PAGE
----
Adam (Light in the Piazza) Guettel’s1998 collection of songs based on myths and Christian hymns has been molded into play-form by director Elizabeth Lucas and is being staged at The Prospect Theater.
Ms. Lucas had added very little dialogue and a thin storyline centering on a nuclear family. The set (which I did not recognize until the action suggested it) is an attic, and the contents/props are used to drive the narrative. The matriarch (Linda Balgord) spends the 90 minutes of the play in the attic remembering her life, although we learn about her children’s lives, but not much about hers.
The play opens with a man (Bob Stillman) in a row boat being pushed onto the stage. He starts to sing to his soon to be wife (Balgord.) And he has a body mike. As does the entire cast. In a 70-seat theatre. It is disorienting to realize this in the same moment one is processing a man being pushed in a row boat. Surely there could be a less jarring start than the juxtaposition of these production extremes? The microphones will continue to distract throughout the 20 songs. However, the five member orchestra is not amplified and is positively lovely. The disorientation is not mitigated by Stillman’s song. Forgive me, but I could not get the image of Michael Bolton out of my head. (During other numbers I had thoughts of St. Elmo’s Fire and Shenandoah.)
The story, as it were, is that husband meets wife, they have a daughter (Anika Larsen) and son (Lucas Steele) who may or may not be twins. Ms. Larsen and Mr. Steele are absolutely wonderful to watch. Ms. Larsen is layered actress with the voice, if you’ll pardon the expression, of an angel. Fortunately she is given the two songs you would want to hear again. Life Is But A Dream and How Can I Lose You? are ideal musical theatre songs. I suspect they were not part of the 1998 concert, as they are so very different from the myth and hymn themed songs. As the daughter she has the clearest of story lines. Mr. Steele’s storyline is almost as clear, and he is equally compelling and of great voice. The mother (Balgord) mostly performs pantomime throughout, and is quite watchable. She has a presence that can not and should not be ignored. Not everyone in the cast is suited to the production making it more difficulty to follow. Many (if not most) of the songs are out of these performers’ range.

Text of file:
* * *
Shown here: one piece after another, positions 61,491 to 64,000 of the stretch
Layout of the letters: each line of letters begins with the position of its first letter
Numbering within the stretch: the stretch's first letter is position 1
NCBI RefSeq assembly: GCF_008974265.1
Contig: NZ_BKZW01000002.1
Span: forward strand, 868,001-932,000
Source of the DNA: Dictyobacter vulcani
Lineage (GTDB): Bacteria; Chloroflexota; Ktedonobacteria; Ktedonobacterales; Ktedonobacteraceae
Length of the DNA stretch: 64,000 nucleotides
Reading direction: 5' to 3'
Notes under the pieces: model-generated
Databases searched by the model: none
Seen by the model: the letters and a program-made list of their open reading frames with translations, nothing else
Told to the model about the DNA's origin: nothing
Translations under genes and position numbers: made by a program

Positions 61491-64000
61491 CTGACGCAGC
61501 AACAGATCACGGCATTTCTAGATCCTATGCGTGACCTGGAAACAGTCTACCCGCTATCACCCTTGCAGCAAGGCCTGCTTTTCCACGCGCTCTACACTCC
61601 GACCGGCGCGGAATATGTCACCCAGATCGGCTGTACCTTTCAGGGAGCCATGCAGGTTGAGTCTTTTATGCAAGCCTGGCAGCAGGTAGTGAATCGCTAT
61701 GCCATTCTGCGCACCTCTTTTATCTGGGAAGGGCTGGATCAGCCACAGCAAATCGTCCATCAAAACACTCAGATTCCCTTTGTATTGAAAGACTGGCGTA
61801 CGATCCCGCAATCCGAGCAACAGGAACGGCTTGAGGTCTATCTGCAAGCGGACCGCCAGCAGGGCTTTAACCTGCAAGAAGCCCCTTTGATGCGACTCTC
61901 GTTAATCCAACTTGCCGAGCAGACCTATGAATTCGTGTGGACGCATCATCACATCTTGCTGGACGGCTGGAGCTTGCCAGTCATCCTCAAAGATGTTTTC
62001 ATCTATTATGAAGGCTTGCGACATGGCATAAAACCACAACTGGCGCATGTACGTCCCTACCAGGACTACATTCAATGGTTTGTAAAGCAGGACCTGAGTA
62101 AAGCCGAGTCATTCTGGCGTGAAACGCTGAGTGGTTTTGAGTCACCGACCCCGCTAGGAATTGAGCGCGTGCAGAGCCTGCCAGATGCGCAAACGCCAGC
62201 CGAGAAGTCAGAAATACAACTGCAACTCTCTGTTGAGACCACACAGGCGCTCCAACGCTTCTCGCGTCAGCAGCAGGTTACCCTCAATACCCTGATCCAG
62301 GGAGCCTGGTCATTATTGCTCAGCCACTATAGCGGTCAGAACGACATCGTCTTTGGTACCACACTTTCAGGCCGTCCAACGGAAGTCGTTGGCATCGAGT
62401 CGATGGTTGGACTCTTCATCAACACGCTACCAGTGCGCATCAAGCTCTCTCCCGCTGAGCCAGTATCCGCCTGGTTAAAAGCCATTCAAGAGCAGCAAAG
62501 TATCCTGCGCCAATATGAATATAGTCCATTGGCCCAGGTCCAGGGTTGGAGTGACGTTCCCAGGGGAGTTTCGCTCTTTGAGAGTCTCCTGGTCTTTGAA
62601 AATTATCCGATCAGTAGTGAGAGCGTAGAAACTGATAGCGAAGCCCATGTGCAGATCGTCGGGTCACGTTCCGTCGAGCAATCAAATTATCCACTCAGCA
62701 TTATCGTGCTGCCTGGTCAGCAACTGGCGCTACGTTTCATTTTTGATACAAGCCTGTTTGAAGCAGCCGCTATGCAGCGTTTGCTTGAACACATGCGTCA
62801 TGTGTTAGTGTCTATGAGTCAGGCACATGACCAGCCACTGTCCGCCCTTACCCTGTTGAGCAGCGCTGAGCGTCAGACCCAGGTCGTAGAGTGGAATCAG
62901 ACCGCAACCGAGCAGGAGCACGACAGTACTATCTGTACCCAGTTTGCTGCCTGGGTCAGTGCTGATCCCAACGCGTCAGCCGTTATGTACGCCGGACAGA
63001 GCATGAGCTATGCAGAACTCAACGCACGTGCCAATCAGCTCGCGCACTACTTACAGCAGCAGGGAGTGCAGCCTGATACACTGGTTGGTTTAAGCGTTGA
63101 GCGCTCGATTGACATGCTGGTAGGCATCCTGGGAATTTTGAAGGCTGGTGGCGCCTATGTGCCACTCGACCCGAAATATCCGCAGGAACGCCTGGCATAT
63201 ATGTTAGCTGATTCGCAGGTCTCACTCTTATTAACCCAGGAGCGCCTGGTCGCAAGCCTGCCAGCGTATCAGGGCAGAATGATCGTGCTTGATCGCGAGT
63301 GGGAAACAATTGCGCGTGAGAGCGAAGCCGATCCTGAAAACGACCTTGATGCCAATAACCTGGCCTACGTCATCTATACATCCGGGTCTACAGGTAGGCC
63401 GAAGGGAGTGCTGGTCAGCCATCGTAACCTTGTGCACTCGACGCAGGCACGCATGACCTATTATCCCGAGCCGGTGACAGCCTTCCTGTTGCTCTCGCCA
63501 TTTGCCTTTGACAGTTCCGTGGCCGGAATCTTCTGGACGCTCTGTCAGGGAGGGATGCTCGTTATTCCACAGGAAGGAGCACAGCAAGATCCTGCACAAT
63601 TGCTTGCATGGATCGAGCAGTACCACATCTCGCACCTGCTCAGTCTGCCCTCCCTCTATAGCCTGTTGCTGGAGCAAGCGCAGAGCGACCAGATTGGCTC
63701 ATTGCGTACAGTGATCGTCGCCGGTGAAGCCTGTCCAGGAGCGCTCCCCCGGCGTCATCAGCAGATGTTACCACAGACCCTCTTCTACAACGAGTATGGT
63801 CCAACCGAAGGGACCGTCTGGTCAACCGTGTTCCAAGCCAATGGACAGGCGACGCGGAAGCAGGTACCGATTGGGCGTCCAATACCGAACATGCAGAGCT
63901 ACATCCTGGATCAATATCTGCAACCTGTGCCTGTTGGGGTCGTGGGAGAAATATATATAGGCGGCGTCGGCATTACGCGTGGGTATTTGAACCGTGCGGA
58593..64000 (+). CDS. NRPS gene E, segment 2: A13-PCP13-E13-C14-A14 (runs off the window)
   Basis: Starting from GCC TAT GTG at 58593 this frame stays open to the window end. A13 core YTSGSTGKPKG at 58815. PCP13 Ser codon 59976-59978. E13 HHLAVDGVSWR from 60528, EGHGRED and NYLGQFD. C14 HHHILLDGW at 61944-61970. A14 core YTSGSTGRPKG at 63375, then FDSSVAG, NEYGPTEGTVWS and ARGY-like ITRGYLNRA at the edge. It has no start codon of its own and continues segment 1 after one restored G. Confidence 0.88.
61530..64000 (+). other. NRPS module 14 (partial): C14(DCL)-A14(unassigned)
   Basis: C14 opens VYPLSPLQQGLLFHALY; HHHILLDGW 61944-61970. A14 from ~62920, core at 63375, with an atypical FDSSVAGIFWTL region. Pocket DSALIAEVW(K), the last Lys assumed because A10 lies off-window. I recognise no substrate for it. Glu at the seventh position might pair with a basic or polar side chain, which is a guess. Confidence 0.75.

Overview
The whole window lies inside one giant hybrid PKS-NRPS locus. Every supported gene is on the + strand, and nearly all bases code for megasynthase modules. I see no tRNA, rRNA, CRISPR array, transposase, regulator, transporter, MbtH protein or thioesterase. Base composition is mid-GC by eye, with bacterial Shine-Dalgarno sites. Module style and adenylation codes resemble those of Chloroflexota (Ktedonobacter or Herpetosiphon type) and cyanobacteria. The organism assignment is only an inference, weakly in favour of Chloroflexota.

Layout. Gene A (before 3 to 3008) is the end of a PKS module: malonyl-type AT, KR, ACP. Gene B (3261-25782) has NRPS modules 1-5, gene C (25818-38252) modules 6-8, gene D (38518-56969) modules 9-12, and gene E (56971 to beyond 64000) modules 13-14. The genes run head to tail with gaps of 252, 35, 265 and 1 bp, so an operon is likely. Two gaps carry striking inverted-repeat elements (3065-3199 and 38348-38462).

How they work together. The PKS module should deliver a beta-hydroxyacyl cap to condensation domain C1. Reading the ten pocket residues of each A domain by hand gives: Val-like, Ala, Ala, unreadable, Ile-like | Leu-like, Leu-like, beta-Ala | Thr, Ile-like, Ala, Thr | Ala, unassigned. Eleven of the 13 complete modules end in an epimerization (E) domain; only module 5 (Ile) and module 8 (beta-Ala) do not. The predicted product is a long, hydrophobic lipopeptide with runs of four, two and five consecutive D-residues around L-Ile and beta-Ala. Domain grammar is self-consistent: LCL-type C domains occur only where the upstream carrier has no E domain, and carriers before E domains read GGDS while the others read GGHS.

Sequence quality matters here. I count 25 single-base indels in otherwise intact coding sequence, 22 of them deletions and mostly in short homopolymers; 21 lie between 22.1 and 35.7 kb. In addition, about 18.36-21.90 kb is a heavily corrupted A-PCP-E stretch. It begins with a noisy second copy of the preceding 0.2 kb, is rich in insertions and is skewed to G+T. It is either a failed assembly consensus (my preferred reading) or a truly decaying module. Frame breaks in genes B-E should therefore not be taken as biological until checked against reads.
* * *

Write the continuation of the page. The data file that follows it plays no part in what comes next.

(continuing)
Many dramatic devices are employed, including a two-minute ballet, simulated ocean a la Small House of Uncle Thomas, unplanned pregnancy, interracial homosexual romance, suicide, dementia, and a gospel number. I don’t think a religious or mythical theme need stand in the way of a strong dramatic storyline. Several years ago, I saw a wonderful example of an engaging myth-centric musical in Hercules in High Suburbia. What is probably far more challenging, is to find a narrative for songs written for concert. It is a cart before the horse style of book writing, and without a good book, you’ve got a concert.
Seeing incandescent musicals, such as Light In The Piazza, is one of the great joys of life. But there is much to gain from seeing productions as they find their form. As a workshop, Myths and Hymns provides much to consider. If you find musical theatre intriguing, you might just want to see this show.